He’s the sweet, classically trained, violin-toting Japanese boy you imagine thugs would be beating on in the parking lot. Instead, outside after his show at Inglewood’s Savoy theater, Paul Dateh’s face hurts from smiling. He’s shaken hands and accepted compliments and business cards from people expressing interest in what he does and who he is, which is not just a violinist but a hip-hop violinist — essentially, an incongruity.
“I don’t know how to explain it,” the show’s host had told the audience, “except, it’s different shit.” Then the sound of Dateh’s wailing violin — rhythmic, surprising, new — filled the room. The music, classical, filtered through the aesthetic of funk and hip-hop, is exuberant. Dateh closed his eyes, a slight figure swaying onstage.
The band at the Savoy stopped playing. The drummer shook his head, mouthed the words “No way” to the keyboardist, who shook his head. The guitarist cupped his hands around his lips and whistled.
“Who is this guy?” a woman in the audience asked.
When Paul Dateh was ready to graduate to a serious instrument in 2001, Robert Cauer at Robert Cauer Violins laid several violins on a table. When you choose a serious violin, you are choosing a life mate. For his life as a classical violinist, Dateh chose a 19th-century Saquin, which has a clear, round, resonant, bright sound. Professional-quality violins can cost upward of $100,000 and you’d as likely play hip-hop on those as you’d drive a Bentley in a demolition derby.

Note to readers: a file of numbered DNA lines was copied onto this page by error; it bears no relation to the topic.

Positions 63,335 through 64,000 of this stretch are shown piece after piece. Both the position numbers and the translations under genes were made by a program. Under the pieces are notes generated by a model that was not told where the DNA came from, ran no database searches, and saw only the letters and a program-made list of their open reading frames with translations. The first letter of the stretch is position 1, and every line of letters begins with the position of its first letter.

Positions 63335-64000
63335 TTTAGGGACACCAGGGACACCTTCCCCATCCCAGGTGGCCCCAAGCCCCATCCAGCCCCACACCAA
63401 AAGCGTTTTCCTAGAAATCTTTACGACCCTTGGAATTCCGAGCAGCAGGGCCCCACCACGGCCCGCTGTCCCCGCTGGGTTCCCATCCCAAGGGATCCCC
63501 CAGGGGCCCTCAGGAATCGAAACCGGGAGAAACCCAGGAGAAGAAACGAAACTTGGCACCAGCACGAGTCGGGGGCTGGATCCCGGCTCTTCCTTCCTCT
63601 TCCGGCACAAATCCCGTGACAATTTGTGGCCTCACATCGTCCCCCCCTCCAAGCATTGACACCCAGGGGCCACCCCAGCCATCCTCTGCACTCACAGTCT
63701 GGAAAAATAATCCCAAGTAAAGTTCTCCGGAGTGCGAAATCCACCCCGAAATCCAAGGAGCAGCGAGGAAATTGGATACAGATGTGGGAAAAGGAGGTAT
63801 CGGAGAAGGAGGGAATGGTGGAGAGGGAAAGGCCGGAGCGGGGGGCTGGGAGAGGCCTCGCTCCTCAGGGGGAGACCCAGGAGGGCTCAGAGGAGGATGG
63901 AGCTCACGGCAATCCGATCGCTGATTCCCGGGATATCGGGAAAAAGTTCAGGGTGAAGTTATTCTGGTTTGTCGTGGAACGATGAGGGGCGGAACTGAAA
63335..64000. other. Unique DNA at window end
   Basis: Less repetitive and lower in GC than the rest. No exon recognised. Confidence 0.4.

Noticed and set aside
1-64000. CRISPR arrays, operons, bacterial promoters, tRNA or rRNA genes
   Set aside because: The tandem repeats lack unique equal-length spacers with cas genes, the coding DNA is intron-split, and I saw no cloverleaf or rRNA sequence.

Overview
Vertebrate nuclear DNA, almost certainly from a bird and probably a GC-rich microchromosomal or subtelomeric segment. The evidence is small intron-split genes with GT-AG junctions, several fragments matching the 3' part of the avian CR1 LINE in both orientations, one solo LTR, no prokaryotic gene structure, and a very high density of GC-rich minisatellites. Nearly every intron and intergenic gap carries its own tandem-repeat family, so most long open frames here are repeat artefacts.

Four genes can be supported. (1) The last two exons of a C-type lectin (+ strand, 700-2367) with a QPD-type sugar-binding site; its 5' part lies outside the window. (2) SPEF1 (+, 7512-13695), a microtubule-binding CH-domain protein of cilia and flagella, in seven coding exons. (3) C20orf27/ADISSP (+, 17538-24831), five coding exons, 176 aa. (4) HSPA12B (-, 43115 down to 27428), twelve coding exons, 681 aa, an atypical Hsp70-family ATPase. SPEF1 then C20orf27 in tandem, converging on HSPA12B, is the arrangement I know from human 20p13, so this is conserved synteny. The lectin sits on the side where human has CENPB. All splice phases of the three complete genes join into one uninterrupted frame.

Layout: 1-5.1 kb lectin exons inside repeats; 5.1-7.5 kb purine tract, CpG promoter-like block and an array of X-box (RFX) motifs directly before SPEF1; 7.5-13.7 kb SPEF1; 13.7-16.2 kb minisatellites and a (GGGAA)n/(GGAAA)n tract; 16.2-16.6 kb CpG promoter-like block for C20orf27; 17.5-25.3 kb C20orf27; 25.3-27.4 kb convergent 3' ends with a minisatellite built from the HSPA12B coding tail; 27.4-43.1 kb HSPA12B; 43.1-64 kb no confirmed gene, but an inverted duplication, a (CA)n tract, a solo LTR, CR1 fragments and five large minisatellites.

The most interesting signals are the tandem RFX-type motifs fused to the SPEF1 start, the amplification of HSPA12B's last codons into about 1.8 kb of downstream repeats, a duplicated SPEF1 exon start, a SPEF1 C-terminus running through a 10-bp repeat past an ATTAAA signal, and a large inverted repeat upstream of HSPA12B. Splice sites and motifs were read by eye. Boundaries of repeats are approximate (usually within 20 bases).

So it’s the beat-up Tambovsky he used in high school that is now his best friend. It has a dark, rich, slightly muffled tone that matches well with Dateh’s butter-smooth, slightly breathy singing voice. Of all the instruments, the violin sounds most like the human voice. Dateh and his violin take turns speaking. He’s had it for a decade and when it’s not with him, he feels its absence, like the strange ache of a phantom limb.
The Tambovsky is with him a few weeks later, when he schleps over to Time Warp Music on Venice Boulevard, to try out some pedals. They’re for guitars, but he means to experiment with them on the violin, which he’s brought in a soft black nylon case, carrying it down low by his hip like an old-fashioned Mafia Gatling gun. The case is a body with organs: a cushiony endometrial black velvet lining, a small glass vial containing a thimbleful of water to moisten the air inside, a hygrometer, a clawlike nib to grasp the bow. Despite these fail-safes, a violin reacts to extremes of environment: Too hot or too cold, and you can hear its varnish cracking.
Attached to the violin, the wah-wah pedal produces a woozy, nasally, otherworldly gasp. Hendrix revolutionized guitar sound with the wah-wah, which mimics the human cry: waaaaaaaaaaaah! “This is so cool,” Dateh says. “I’m ashamed that I’ve been performing onstage for years and have never done pedals.”
“Don’t be ashamed,” says a customer who has stopped to listen. (Dateh’s playing tends to stop people in their tracks.) “Most folks go to the pedals right away. You’ve taken the time to master an acoustic instrument. Though there is something to be said for pedals. Have you seen Radiohead play? They’re literally on the floor fiddling with knobs.” Dateh obliges us with a version of Salt-N-Pepa’s “Push It.”
“Oh, my God,” the storeowner’s wife says. “Anything sounds virtuoso on a violin.”